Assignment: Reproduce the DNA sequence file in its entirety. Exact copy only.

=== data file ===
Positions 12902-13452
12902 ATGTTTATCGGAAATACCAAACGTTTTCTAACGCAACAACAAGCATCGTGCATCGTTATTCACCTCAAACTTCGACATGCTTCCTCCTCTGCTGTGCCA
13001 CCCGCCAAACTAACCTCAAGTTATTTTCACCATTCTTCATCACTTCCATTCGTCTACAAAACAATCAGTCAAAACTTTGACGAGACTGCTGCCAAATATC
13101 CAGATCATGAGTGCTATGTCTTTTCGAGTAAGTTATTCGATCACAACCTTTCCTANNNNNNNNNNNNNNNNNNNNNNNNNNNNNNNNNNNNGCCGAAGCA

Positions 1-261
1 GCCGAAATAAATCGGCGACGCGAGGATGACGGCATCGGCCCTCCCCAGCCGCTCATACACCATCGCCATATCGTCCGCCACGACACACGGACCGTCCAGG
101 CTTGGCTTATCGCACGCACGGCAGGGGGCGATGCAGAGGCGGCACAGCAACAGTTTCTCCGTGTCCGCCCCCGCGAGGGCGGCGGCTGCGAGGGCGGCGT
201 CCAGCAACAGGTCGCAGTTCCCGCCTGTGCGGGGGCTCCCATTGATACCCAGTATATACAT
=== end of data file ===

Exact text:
Positions 12902-13452
12902 ATGTTTATCGGAAATACCAAACGTTTTCTAACGCAACAACAAGCATCGTGCATCGTTATTCACCTCAAACTTCGACATGCTTCCTCCTCTGCTGTGCCA
13001 CCCGCCAAACTAACCTCAAGTTATTTTCACCATTCTTCATCACTTCCATTCGTCTACAAAACAATCAGTCAAAACTTTGACGAGACTGCTGCCAAATATC
13101 CAGATCATGAGTGCTATGTCTTTTCGAGTAAGTTATTCGATCACAACCTTTCCTANNNNNNNNNNNNNNNNNNNNNNNNNNNNNNNNNNNNGCCGAAGCA

Positions 1-261
1 GCCGAAATAAATCGGCGACGCGAGGATGACGGCATCGGCCCTCCCCAGCCGCTCATACACCATCGCCATATCGTCCGCCACGACACACGGACCGTCCAGG
101 CTTGGCTTATCGCACGCACGGCAGGGGGCGATGCAGAGGCGGCACAGCAACAGTTTCTCCGTGTCCGCCCCCGCGAGGGCGGCGGCTGCGAGGGCGGCGT
201 CCAGCAACAGGTCGCAGTTCCCGCCTGTGCGGGGGCTCCCATTGATACCCAGTATATACAT